Global Alert and Response (GAR)

Ebola in West Africa: 12-months on

WHO Director-General Dr Chan shaking hands with Rebecca Johnson, nurse, Ebola survivor, Sierra Leone 2014
UNMEER/Martine Perret

15 January 2014 -- One year after the first Ebola cases started to surface in Guinea, WHO is publishing this series of 14 papers that take an in-depth look at West Africa’s first epidemic of Ebola virus disease. The papers explore reasons why the disease evaded detection for several months and the factors, many specific to West Africa, that fueled its subsequent spread.

Stories of Ebola survivors

WHO Ebola expert patient trainer Austin S. Jallah. Margibi County, Liberia, 2014.
WHO/P Desloovere

23 December 2014 -- Although Ebola is a severe, often fatal disease, getting medical care early can make a significant difference. Today, about 1 out of 3 Ebola patients survive. Many of them are now using their experience to help fight the disease in their community. Here are their stories.

Liberia: Local students become active Ebola case finders

T. Harrison joined team of active Ebola case finders to go from house to house to find out if sick people are being treated, Libera
WHO/P. Desloover

19 December 2014 -- Ever since the closure of the university due to the Ebola outbreak, Tony Harrison, sociology student at the University of Liberia, has been trying to help stop the spread of the Ebola virus in his country. He joined the team of active case finders to go from house to house to find out if sick people are being treated.

Preparing to confront Ebola – just in case

WHO officer training Ebola health workers on how to safely operate in personal protective equipment. Sierra Leone, 2014.
WHO/N. Alexander

15 December 2014 -- Countries in Africa have been working on improving their preparedness in the event of an Ebola outbreak. The WHO teams have provided simulated exercises in hospitals and technical trainings on immediate emergency response and communication, on infection prevention and control, safe burials, and other components of response. The Ebola outbreaks and response in Nigeria and Senegal showed that the disease can be stopped if a country is adequately prepared from the start.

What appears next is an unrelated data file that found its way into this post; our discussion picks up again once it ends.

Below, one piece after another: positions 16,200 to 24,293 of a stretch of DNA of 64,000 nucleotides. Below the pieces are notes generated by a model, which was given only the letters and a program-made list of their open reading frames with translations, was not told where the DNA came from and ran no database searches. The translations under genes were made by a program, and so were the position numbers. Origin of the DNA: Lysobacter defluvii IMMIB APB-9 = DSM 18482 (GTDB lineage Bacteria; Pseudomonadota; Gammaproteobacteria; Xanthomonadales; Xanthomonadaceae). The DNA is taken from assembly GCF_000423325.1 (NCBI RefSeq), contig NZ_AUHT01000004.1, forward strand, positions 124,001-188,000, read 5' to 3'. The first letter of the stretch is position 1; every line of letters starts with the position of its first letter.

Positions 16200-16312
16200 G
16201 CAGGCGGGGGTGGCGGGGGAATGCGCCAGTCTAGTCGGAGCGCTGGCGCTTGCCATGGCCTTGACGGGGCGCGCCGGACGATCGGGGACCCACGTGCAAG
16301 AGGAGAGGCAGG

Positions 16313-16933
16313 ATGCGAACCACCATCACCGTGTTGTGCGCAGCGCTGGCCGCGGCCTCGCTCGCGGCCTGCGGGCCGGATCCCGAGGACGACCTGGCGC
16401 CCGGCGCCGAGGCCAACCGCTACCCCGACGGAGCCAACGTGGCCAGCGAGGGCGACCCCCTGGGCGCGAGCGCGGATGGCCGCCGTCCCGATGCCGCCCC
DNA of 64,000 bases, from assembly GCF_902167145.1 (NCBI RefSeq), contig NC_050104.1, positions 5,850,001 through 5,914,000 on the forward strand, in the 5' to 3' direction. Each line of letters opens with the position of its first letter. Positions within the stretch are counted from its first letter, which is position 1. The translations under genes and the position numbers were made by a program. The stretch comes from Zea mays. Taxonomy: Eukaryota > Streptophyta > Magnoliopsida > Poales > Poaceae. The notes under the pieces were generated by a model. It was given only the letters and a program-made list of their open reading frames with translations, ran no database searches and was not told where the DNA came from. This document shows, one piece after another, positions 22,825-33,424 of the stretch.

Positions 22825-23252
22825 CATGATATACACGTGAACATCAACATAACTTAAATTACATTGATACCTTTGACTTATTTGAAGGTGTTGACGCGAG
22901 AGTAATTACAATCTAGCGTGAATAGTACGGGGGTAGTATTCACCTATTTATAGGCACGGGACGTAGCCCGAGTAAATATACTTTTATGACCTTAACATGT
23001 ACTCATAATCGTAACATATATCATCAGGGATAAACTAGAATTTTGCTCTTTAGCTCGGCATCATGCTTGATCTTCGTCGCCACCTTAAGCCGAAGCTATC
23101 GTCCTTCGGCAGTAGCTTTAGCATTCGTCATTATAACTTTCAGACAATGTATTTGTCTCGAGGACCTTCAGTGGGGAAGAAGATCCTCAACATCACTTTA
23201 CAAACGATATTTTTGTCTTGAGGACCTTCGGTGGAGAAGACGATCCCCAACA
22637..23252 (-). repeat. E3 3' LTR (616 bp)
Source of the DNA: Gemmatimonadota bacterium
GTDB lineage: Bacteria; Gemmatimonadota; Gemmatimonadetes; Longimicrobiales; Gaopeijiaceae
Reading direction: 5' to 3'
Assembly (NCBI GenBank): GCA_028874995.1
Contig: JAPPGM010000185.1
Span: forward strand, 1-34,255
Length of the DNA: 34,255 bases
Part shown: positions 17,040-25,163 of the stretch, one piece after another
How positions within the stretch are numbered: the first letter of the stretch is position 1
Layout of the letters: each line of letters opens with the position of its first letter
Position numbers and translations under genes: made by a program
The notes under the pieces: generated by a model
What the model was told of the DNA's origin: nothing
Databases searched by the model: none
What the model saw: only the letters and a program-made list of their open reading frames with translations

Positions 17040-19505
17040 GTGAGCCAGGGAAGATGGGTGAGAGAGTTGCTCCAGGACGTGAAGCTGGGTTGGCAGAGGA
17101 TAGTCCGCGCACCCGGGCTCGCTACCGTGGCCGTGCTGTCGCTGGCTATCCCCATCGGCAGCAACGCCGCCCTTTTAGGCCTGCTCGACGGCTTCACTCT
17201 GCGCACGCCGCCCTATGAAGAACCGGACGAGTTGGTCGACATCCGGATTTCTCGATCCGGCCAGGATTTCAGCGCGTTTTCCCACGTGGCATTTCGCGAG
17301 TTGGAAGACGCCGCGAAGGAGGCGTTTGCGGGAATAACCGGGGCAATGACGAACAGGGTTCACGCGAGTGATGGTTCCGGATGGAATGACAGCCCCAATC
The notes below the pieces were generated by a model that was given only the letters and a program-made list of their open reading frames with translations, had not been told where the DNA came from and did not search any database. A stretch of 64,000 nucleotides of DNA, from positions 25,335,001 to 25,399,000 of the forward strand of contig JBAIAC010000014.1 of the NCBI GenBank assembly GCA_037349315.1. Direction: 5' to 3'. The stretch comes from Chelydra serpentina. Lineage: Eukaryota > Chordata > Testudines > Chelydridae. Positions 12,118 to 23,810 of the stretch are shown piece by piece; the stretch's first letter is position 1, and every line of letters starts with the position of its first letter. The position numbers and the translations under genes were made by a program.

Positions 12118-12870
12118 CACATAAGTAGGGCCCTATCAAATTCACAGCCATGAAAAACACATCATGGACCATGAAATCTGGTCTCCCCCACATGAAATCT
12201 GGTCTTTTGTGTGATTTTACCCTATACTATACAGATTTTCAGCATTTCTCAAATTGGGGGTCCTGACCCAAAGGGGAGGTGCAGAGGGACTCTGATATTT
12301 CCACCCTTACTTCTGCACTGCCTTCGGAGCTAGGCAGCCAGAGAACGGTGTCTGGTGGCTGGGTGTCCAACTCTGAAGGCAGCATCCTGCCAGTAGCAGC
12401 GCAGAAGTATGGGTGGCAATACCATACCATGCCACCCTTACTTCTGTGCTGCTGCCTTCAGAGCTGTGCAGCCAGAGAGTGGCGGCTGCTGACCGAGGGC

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Our vision

An integrated global alert and response system for epidemics and other public health emergencies based on strong national public health systems and capacity and an effective international system for coordinated response.


Core functions

  • Support Member States for the implementation of national capacities for epidemic preparedness and response in the context of the IHR(2005), including laboratory capacities and early warning alert and response systems;
  • Support national and international training programmes for epidemic preparedness and response;
  • Coordinate and support Member States for pandemic and seasonal influenza preparedness and response;
  • Develop standardized approaches for readiness and response to major epidemic-prone diseases (e.g. meningitis, yellow fever, plague);
  • Strengthen biosafety, biosecurity and readiness for outbreaks of dangerous and emerging pathogens outbreaks (e.g. SARS, viral haemorrhagic fevers); Maintain and further develop a global operational platform to support outbreak response and support regional offices in implementation at regional level.

Latest publications

Website for Information and Communication Technologies for Public Health Emergency Management launched


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Highlights

Global Infection Prevention and Control Network (GIPC Network) Launch

WHO Unit on Disease Control in Humanitarian Emergencies - DCE

Natural ventilation design project website launched

Communicable disease alert and response for mass gatherings